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Review: Bonnie and Clyde at the Hayes

Review by Carly Fisher

Bonnie Parker and Clyde Barrow wanted nothing more than to be famous - for what, it almost didn’t matter. At the height of the Great Depression in America, the two quickly developed a reputation for themselves as they resorted to robbery and murder simply to survive. The ill-fated lovers are at the center of Joshua Robson Productions’ latest musical, Bonnie and Clyde, that currently takes to the stage at the Hayes Theatre, as we track their story of love, adventure, crime and ultimately demise.

To jump straight to the best parts of the production - Blake Appelqvist and Teagan Wouters are sensational as the titular characters. Not a note is missed, and more than that, each song in the complex non-traditional score is delivered with conviction, power and vocal chops more impressive than I even imagined when heading into the theatre. Though both Wouters and Appleqvist have certainly been seen on stage before, I hope that this show propels them both further into the limelight and that we see them get more opportunities to take on bigger and bigger shows here in Australia. This is the sort of homegrown talent that we must marvel at and support. Put simply, these are two of the best performances I have seen all year.

Milo Hartill as Blanche Barrow is a certain stand out. With a great command of comic timing and again, excellent vocals, as a recent graduate, she is absolutely one to watch! Hartill is perfectly partnered with Kieran McGrath as Marvin ‘Buck’ Barrow, who also showcases an excellent sense of comedy, paired with great chemistry both with his wife Blanche and brother Clyde.

Darcy Fisher too deserves a special mention both as Young Bonnie and throughout in each Ensemble role she took on. She has a special sparkle on stage that I look forward to seeing more and more of.

As an Ensemble, the cast felt unbalanced with certain performers clearly needing to pull the weight, particularly in the scene work which suffered from some overly caricatured choices that reduced the overall integrity of the production. Similarly, it was disappointing to see such a light use of choreography in a musical that offers so many different musical styles that could have been the base of some really interesting movement pieces that were just lacking.

Simon Greer’s set offers great dynamism to the stage, making the space at the Hayes seem far larger than it is. Greer’s knowledge of the space (In The Heights, Caroline or Change) and how to use it in a compartmentalized manner was clearly an asset to this production. I look forward to seeing what else he creates at the Hayes in shows to come.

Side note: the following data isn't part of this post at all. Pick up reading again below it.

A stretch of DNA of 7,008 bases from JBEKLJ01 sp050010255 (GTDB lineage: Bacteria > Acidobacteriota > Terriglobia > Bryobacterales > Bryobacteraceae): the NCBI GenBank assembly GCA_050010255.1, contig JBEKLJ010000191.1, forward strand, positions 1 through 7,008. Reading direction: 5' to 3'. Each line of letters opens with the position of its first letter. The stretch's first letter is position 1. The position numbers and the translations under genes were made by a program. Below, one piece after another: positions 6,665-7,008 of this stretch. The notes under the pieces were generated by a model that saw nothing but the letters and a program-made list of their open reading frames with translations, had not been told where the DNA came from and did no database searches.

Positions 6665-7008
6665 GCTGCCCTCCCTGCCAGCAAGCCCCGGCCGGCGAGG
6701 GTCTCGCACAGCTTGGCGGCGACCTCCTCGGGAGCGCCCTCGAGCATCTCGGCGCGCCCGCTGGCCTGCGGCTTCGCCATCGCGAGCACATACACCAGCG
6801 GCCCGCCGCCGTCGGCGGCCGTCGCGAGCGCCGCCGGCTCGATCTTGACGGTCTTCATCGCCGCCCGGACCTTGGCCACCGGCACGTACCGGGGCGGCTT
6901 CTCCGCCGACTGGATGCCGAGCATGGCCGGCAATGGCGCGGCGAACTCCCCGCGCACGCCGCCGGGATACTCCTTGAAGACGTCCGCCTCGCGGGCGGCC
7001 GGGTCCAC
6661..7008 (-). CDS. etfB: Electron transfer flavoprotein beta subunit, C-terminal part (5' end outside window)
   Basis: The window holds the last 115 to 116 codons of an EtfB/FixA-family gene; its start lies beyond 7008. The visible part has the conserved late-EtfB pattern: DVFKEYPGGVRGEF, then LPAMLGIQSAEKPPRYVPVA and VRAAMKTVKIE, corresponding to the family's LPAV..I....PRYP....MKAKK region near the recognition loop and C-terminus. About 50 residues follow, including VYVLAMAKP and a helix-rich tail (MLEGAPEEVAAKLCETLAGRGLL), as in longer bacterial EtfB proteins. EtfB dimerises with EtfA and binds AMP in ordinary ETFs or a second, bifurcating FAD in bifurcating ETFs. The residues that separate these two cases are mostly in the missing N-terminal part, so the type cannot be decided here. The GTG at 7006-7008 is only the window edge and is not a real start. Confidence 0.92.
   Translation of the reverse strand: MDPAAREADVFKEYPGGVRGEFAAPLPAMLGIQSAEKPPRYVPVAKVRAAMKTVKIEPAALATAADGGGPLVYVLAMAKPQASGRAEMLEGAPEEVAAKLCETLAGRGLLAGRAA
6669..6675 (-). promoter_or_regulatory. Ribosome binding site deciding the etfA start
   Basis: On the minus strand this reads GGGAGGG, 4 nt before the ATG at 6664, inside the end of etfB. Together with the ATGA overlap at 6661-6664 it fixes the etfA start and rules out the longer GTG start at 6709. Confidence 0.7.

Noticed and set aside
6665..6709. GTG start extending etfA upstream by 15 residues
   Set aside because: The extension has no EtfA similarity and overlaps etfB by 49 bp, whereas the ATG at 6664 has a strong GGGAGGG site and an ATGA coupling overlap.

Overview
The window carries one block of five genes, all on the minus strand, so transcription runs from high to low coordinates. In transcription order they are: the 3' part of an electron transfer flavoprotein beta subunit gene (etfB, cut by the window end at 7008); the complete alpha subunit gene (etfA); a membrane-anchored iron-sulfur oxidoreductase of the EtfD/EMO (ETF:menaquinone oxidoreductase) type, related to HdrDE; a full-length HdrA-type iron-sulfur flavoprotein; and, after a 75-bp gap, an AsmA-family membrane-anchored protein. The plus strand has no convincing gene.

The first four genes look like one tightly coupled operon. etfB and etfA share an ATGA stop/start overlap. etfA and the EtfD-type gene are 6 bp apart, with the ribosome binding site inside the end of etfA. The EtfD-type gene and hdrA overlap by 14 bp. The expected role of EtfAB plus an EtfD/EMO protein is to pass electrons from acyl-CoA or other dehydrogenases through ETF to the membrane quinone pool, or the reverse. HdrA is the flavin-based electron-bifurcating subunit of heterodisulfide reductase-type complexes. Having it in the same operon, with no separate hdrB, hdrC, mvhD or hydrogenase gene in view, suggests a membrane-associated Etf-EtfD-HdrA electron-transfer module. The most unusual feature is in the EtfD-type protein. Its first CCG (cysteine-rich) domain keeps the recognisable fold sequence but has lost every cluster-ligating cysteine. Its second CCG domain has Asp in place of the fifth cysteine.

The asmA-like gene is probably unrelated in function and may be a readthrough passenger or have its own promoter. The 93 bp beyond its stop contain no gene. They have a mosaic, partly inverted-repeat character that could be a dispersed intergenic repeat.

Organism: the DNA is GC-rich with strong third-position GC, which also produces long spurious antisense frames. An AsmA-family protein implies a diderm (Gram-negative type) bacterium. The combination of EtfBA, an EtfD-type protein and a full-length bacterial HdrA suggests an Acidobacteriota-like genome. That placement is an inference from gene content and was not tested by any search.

Greer’s creative set was mixed perfectly with Director Sam Hooper’s imagination to create some beautiful images, namely a car made up of ‘found items’ including a bed frame, a horn and a series of other rag tag items. Moments like this allowed Hooper’s style as a director to really shine.

Combining gospel, blues and rockabilly music, this show won’t necessarily be for everyone but there are a few songs throughout that sit more traditionally in the musical theatre canon that will certainly please! And of course, as you would expect from the summary above, they are sung to perfection!!

But even whilst mesmerized by the stellar vocals, I couldn’t help but wonder why this was a story that needed to be told? Why did this life of crime and infamy need to be glorified and memorialized in the form of a musical? What is there to learn from them as characters or the show as a whole? Why is this a story that needs to be told? To be blunt, I don’t feel that the book by Ivan Menchatt, Lyrics by Don Black and Music by Frank Wildhorn answered these questions at all.

In an epic case of ‘if you know, you know,’ Broadway fanatics (like yours truly) may be inclined to go and see the show simply to know…what’s wrong with it?! The show closed after only 36 performances despite the star power of its leads - Jeremy Jordan and Laura Osnes - on Broadway. Having heard a couple of those musical theatre belts I mentioned before, I was previously perplexed as to why the show suffered the same ill-fate of its lead characters. Sadly, despite all the great vocals that fantastic cast offer, and all bells and whistles that Joshua Robson gives this show, ultimately, it is the story that left me cold.

The timeline of the show is lackluster and overly dramatic scenes between songs leave the show suffering from a strange flow. The story of two young people who, as a response to not having enough growing up and not having anyone believe in them, turn to crime, is disheartening, though sadly too often truthful. The emphasis put on the need for fame is harrowing. This is not to say that every musical should be happy-go-lucky but even the saddest shows out there generally have some lesson to impart…this story was all gangster and all gloom with very little to take away from it.

Even so, whilst neither the story nor score are memorable, the performances will certainly be ones to remember.

Image Credit: Leslie Grant


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